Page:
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Friday, February 15, 2019

Microstory 1040: Jerry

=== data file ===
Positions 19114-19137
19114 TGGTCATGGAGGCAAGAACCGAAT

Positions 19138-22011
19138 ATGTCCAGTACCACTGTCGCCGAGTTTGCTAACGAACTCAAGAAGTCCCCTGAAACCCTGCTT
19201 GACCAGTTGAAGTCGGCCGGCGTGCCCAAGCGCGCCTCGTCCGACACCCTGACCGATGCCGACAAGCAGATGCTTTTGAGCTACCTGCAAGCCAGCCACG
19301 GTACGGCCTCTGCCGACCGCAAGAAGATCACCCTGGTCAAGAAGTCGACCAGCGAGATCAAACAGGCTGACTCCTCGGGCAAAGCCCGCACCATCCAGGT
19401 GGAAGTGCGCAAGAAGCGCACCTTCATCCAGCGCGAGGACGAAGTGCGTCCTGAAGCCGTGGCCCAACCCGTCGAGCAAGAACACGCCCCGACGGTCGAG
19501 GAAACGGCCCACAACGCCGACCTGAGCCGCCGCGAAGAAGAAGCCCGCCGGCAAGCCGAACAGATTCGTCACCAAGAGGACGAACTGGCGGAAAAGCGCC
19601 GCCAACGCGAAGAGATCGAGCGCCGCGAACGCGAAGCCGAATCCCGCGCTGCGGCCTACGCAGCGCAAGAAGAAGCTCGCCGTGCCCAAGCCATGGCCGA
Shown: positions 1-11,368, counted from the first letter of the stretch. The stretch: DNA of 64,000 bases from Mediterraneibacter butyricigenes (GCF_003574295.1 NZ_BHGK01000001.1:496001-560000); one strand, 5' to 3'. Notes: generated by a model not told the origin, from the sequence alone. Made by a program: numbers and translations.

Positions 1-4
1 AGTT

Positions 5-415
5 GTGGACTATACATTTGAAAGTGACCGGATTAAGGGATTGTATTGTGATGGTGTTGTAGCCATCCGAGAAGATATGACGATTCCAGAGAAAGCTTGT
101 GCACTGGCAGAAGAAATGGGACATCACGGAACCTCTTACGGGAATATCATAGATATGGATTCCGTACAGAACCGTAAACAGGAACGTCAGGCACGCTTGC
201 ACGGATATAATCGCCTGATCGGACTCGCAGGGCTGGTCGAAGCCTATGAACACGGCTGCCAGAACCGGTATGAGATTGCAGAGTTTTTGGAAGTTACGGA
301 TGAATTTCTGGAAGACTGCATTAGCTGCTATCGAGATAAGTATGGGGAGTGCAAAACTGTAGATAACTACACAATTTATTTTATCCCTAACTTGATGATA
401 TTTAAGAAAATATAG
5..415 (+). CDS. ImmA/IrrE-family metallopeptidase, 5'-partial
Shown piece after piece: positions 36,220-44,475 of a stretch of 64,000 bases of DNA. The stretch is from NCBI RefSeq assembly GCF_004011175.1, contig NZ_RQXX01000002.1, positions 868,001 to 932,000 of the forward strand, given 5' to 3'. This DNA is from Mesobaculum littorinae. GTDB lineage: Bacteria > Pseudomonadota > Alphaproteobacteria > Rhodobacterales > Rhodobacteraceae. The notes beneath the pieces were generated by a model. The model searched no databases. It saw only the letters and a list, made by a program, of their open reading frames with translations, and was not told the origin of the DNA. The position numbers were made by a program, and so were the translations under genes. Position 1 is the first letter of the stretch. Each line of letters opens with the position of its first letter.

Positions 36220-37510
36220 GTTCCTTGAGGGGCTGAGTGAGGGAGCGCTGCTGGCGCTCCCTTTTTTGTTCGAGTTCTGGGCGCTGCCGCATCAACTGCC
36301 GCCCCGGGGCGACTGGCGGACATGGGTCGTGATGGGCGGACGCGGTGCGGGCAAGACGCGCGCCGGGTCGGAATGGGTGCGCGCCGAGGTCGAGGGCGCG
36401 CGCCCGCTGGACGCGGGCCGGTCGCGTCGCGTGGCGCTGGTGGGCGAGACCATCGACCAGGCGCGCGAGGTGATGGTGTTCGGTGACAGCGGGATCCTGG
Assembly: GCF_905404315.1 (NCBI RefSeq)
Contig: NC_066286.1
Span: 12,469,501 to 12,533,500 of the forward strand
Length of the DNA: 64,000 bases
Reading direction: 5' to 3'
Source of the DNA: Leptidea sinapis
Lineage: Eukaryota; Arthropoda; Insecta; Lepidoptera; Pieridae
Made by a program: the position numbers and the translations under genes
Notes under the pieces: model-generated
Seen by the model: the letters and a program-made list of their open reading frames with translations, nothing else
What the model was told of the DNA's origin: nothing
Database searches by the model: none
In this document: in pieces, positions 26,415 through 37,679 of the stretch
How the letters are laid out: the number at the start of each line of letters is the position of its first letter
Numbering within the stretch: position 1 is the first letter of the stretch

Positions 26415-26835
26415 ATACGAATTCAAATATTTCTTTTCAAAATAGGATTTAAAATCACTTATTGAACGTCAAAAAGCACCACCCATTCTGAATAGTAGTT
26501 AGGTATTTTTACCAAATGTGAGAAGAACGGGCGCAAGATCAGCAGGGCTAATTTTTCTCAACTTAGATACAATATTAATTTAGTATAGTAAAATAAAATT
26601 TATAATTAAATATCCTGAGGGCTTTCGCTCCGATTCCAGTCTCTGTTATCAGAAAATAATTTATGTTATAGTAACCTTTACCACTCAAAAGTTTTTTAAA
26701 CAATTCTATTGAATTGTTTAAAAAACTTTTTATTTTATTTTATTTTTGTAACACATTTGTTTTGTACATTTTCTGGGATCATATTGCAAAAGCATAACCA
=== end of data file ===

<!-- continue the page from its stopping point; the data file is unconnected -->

I’ve only lived in Blast City for a couple of years, so if you’re looking for a different perspective than you’re getting from these townies, you’ve come to the right place. I don’t know what reason your family had for moving, but mine had to do it because of me. I grew up in a really red state, but my mother had a really good job, and they thought they would be able to survive. My first high school was the absolute worst, though. In the summer after eighth grade, I asked if I could become a cheerleader, which they had no problem with whatsoever. They were actually getting a little worried that I wasn’t interested in anything. It was a bit too late to sign up for cheer camp, but they made tons of calls, and found me a place that was far away, but really open to beginners. Most of the other kids had been really active their whole lives, even if they were switching from gymnastics, or acrobatics, or whatnot. They were so incredibly supportive and patient with me while I was catching up. So you can see why, even though I knew my hometown was more conservative, it was a huge shock when I was met with such backlash when I tried out for my school’s cheer squad. It’s the 21st century, you would think there would be protections for diversity just about everywhere in this country, but no. They just shut the door on my request, and wouldn’t even entertain the possibility. In the end there was no fighting it. They seemed more angry when I mentioned I wasn’t gay, because then I wasn’t afflicted with the homosickness—their word, not mine—I was just confused and weird. Well, we learned about this place, which we found surprising progressive for a small town. My mom was offered a really good job at the club, though still not as good as what she had, and I will never be able to pay her back for that. You may be wondering why I’m even telling this story, and what it was to do with Viola. The truth is, everything. The issue with my old school was tragic and traumatizing for me and my family, but it didn’t make national news, or anything. Perhaps it should have, but I guess we just didn’t make a big enough stink. Viola herself actually called me out of the blue, and acted like she worked for your paper, Alma. She said she had heard what happened to me, and wanted to tell my story. We got sidetracked, and she brought up an open position at the club, and let me know how much safer and loving Blast City Senior High was. It was she who suggested we move all the way out here, though she did a great job making me think I had thought of it myself. It wasn’t until my second week in that I realized the whole thing was made up. She didn’t work for the school paper, and the article never existed. Even then, I never found out how she found out about me, let alone got her hands on my phone number. I’ll tell you what, though, I’ll always be grateful she did. I’m captain of the cheer squad now.

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